No mail.                                                                                                                                
# slackup                                                                                                                               
Upgrading:  pamixer-1.4-x86_64-3: pulseaudio command line mixer ................................................................. [180K]
Upgrading:  akonadi-1.13.0-x86_64-13: PIM storage service ....................................................................... [3.8M]
Upgrading:  boost-1.71.0-x86_64-1: Boost C++ Libraries .......................................................................... [145M]
Upgrading:  gsl-2.6-x86_64-1: a numerical library for C and C++ programmers ..................................................... [5.1M]
Upgrading:  zstd-1.4.3-x86_64-1: real-time compression algorithm ................................................................ [1.8M]
Upgrading:  getmail-5.14-x86_64-1: POP3 mail retriever .......................................................................... [1.1M]
Upgrading:  igt-gpu-tools-1.24-x86_64-3: DRM driver testing tools ............................................................... [ 12M]
# find /etc/ -name "*.new"                                                                                                              
# logout
I still like to handle .new files manually.

My scripts only work with a local mirror before anyone asks, but IMO it's the best way to do it, especially when following current.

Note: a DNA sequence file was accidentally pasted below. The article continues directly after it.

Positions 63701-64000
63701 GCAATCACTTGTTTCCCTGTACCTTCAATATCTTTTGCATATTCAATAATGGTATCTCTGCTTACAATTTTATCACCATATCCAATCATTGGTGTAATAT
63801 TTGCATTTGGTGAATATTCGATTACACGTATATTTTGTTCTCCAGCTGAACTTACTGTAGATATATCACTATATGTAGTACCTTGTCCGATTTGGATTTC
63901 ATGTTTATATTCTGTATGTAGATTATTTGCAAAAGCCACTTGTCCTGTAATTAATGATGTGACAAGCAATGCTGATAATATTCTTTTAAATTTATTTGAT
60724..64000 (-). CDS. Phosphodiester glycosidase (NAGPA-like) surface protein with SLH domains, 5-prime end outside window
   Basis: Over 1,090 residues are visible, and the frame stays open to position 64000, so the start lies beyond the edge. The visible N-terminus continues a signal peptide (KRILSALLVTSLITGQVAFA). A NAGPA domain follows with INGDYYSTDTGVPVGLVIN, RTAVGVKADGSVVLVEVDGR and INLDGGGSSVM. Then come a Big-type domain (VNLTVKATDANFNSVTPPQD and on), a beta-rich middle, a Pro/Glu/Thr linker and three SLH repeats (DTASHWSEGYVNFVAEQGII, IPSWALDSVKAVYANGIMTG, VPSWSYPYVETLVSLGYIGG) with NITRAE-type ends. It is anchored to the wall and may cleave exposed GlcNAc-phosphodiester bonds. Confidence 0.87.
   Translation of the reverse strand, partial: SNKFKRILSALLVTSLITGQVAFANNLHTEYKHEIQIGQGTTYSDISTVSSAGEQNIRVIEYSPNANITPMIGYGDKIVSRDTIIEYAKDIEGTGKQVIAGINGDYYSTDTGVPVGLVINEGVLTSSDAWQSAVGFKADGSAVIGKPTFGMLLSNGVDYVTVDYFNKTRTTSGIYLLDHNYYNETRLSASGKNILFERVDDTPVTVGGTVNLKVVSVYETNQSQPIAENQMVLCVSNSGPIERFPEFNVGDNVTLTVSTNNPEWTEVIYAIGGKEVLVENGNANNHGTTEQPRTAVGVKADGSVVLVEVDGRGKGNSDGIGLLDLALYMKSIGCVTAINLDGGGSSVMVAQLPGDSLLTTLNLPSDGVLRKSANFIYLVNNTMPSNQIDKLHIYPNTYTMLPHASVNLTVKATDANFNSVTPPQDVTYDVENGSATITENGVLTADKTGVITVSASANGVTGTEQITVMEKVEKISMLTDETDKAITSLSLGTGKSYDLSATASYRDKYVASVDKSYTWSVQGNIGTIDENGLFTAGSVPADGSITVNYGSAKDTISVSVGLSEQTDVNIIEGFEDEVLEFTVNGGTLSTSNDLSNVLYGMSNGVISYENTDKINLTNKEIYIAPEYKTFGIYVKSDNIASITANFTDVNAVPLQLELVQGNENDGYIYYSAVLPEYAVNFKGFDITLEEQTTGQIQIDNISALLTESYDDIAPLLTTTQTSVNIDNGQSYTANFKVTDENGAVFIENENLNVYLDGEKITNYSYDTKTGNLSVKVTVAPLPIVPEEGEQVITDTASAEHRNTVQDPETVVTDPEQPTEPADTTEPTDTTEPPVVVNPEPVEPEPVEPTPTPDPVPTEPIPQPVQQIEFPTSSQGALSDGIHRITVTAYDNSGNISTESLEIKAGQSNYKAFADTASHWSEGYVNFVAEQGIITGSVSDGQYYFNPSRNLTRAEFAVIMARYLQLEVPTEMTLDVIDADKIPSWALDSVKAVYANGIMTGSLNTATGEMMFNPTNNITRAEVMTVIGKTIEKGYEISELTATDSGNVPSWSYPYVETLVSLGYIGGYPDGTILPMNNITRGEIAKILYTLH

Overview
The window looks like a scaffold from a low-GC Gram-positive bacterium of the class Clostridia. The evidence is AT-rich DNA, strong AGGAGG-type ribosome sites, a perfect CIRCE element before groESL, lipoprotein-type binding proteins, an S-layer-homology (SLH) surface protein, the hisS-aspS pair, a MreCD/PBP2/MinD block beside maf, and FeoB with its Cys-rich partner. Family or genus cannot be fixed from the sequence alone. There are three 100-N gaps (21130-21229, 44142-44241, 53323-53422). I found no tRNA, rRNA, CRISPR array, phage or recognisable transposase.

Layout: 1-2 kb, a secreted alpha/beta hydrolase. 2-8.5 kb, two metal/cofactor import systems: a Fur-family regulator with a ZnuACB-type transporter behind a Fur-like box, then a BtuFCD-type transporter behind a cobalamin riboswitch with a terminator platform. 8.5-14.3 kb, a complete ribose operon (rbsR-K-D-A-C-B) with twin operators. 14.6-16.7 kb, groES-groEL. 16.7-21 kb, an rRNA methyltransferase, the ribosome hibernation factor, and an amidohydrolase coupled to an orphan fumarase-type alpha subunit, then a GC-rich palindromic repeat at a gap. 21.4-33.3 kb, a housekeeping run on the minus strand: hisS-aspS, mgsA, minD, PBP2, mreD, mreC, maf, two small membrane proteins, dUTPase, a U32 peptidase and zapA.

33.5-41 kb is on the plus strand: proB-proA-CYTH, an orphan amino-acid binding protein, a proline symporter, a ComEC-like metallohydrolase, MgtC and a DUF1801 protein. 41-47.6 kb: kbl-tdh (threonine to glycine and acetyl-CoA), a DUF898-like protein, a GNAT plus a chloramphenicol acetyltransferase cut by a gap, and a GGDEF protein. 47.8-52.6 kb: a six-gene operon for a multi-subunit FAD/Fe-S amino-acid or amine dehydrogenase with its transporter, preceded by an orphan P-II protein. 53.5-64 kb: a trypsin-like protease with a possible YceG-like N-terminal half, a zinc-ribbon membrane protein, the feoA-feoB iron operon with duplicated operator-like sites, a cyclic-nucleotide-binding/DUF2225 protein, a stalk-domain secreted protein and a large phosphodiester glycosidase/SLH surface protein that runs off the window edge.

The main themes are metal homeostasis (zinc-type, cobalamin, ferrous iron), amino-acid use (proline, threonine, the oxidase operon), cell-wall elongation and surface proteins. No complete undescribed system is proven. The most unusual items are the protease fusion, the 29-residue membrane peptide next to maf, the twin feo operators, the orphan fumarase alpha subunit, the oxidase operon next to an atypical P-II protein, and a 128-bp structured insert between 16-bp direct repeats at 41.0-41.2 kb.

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Old 08-22-2019, 01:22 AM   #87
enorbet
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Now that was indeed pretty cool bsdaemon, but you could've gotten away with just 96 floppies if you'd formatted to 1.8Megs
 
Old 08-22-2019, 03:20 AM   #88
Lysander666
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Quote:
Originally Posted by bsdaemon View Post
@wintermute
What is the significance of this?

There's a game called Digital: A Love Story which is about hacking BBSs, and the hostname in that game is 'wintermoot' [a slight variation]. So what does it refer to?
 
Old 08-22-2019, 06:41 AM   #89
ehartman
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Quote:
Originally Posted by GazL View Post
My scripts only work with a local mirror before anyone asks, but IMO it's the best way to do it, especially when following current.
I wrote my own scripts too, including one to update the local mirror: slget (SLackware GET, which uses "wget" to get anything on the website that is newer than on my local mirror. And then just using upgradepkg to selectively update those packages I do want updated in my system.
The (probably) difference with your case is that I keep a mirror of all Slackware releases (including architecture variants) - no -current yet (too quick-moving target).
For instance "slget 14.2" will get all newer packages for 14.2 32- AND 64-bit versions, but only from the "patches/packages" directories (the rest is in the iso's anyway, which I got images of too).
It would be easy to extend the scheme to -current, but at the moment it is not really needed, I will as soon as 15.0 has been released.
 
Old 08-22-2019, 08:10 AM   #90
GazL
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Yes, I only mirror the bits I'm interested in. Just current64, minus kde/kdei which I exclude from the rsync.

Basically, my script keeps the installed system in sync with the locally available packages in a priority ordered list of local directories. At the moment, I'm only using two:
/srv/slackware/local/packages64/
/srv/slackware/slackware64-current/slackware64/

If I were following stable, then .../patches/packages would be in the list before the main slackware64 package dir.

It's a very simple approach: no metadata to worry about, and it doesn't read 'ChangeLog' in order to identify packages.